Village still mulling over marijuana-based businesses
While more than 50 people attended a meeting on the issue last month, only five came to the Dec. 10 meeting
Last updated 12/18/2019 at 2:50pm
Shorewood officials sought a second round of public opinion whether the village should permit marijuana-based businesses.
But while more than 50 people attended a meeting on the issue last month, only five came to the Dec. 10 meeting.
All of the attendees who spoke were in support of making cannabis available.
On Jan. 1, licensed dispensaries will be able to sell marijuana and other products to adults. About two-thirds of the first meeting’s attendees also support allowing cannabis sales.
“We’ll make a decision in January or February...to opt in or opt out. But I will say to everyone, we don’t have anybody knocking on our door right now to build a facility in Shorewood,” Mayor Rick Chapman said.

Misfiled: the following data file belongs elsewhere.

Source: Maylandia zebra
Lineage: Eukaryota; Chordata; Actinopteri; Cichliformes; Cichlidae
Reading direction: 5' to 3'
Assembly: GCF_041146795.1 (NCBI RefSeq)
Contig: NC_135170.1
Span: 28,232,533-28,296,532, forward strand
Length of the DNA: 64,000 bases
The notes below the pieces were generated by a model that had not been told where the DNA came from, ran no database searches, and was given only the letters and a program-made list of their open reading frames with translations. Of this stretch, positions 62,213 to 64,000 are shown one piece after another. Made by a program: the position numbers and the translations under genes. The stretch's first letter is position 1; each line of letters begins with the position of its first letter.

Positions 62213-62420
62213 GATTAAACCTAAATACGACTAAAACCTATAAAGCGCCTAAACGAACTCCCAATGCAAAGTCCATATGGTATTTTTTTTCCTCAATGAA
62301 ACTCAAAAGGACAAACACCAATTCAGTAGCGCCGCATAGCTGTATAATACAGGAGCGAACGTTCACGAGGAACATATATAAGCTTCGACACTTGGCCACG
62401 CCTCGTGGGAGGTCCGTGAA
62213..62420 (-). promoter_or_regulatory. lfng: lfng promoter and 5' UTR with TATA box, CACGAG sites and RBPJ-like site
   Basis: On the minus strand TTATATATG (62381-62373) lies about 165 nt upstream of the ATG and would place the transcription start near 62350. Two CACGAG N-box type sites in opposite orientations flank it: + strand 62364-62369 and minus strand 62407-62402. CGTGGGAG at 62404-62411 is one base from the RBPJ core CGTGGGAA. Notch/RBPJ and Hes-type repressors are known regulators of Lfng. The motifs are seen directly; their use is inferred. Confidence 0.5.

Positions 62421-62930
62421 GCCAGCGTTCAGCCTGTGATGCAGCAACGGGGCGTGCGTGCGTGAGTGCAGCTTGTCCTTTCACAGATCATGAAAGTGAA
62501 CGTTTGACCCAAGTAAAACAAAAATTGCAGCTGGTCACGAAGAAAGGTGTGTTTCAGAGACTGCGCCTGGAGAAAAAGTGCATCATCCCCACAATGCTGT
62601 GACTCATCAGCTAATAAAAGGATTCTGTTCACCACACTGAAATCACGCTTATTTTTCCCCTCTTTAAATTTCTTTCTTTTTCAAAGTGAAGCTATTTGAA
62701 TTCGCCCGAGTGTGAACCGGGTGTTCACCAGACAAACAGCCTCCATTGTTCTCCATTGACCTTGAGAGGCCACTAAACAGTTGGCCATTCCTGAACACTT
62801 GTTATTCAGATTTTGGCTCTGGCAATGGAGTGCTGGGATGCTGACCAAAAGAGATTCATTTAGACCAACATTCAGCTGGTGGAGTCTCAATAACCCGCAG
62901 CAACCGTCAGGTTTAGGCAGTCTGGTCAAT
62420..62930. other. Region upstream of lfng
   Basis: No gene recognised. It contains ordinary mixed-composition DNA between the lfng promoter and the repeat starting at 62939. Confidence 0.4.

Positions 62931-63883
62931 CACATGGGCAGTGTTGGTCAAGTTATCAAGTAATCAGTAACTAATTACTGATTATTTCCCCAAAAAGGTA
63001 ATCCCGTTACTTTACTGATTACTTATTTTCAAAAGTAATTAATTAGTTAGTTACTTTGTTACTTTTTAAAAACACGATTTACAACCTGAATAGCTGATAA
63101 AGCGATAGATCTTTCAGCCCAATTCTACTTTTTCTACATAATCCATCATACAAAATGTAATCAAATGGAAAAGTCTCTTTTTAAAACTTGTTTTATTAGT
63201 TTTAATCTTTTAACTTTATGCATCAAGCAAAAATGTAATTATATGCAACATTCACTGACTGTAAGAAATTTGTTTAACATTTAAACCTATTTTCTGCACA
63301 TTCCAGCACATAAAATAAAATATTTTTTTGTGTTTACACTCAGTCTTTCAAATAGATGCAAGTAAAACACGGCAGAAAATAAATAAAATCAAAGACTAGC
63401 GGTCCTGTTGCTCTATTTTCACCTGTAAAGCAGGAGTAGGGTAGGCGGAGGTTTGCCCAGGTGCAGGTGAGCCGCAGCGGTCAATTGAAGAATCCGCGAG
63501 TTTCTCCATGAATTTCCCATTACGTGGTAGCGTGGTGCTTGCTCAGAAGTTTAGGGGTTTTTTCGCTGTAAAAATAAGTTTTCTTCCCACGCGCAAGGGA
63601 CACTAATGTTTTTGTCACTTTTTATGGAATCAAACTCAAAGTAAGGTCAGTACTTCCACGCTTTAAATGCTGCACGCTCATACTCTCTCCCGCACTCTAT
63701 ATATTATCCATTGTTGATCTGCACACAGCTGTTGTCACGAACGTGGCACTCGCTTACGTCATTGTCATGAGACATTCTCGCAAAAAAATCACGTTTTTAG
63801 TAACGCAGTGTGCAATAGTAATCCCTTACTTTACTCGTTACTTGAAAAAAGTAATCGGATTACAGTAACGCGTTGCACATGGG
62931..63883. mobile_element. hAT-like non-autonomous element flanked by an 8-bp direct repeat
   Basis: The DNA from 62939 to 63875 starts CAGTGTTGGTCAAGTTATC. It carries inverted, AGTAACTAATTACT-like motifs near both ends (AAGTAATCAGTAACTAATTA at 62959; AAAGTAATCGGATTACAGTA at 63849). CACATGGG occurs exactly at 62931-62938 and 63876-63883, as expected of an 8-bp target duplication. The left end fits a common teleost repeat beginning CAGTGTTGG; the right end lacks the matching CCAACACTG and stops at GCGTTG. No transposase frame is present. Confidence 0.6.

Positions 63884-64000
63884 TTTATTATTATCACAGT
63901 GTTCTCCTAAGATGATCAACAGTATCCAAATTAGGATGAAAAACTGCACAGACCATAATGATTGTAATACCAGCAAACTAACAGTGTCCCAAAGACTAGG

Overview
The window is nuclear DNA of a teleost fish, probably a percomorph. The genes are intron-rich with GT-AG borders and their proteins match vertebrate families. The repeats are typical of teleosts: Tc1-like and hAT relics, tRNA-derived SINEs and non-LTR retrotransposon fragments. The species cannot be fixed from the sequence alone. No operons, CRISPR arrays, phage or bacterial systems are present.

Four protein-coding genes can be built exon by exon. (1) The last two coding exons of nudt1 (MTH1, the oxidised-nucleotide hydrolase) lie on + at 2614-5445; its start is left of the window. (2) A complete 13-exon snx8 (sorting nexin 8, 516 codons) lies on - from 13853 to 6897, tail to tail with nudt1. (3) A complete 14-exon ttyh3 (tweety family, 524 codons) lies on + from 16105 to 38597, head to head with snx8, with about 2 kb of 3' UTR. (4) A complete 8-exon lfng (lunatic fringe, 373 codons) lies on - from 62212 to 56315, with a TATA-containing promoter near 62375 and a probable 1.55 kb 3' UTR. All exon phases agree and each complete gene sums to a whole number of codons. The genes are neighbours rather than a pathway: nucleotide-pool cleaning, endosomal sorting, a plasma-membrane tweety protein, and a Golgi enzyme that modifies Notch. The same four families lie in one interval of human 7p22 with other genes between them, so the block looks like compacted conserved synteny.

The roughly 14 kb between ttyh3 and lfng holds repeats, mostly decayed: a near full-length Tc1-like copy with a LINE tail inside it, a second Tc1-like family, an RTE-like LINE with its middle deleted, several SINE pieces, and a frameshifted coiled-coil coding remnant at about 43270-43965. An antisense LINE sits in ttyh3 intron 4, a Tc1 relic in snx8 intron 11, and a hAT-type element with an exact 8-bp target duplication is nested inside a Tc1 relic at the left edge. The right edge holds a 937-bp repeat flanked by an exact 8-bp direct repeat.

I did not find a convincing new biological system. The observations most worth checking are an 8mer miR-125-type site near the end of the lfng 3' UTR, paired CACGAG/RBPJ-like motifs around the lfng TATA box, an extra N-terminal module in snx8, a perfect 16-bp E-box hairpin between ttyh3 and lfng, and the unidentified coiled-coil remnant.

Resident Matt Persicketti said all Shorewood residents will benefit from the tax dollars a dispensary would produce.
The village could implement up to a three-percent tax on cannabis sales.
“To me this is a very simple decision. You’re not going to decide (whether or not) people smoke pot. You’re deciding whether those that do spend their money here,” Persicketti said.
Persicketti noted while several residents at the last meeting emphasized concerns about marijuana and youth in the community, dispensaries can be easily compared to liquor stores, which ban minors.
“We want to make our village inviting to everyone,” resident Cynthia DeRobertis said. “Going into dispensaries is not something I frequently do, but I went into one in Colorado and it was just like a (regular) business.”
Chapman said regulating recreational marijuana sales is a “pragmatic reduction of harm” and monitoring what Drugs are sold is safer that street sales. “You can’t (be sure) that someone didn’t drop angel dust on your joint and put you on the highway to hallucinations,” Chapman said.
Trustee C.C. Debold also supports allowing cannabis sales.
“I think the United States as a whole is moving in this direction and it’s an opportunity for us to get in front of it with the tax revenue,” he said. “And the people who smoke it here will get the munchies and eat at our restaurants,” Chapman said.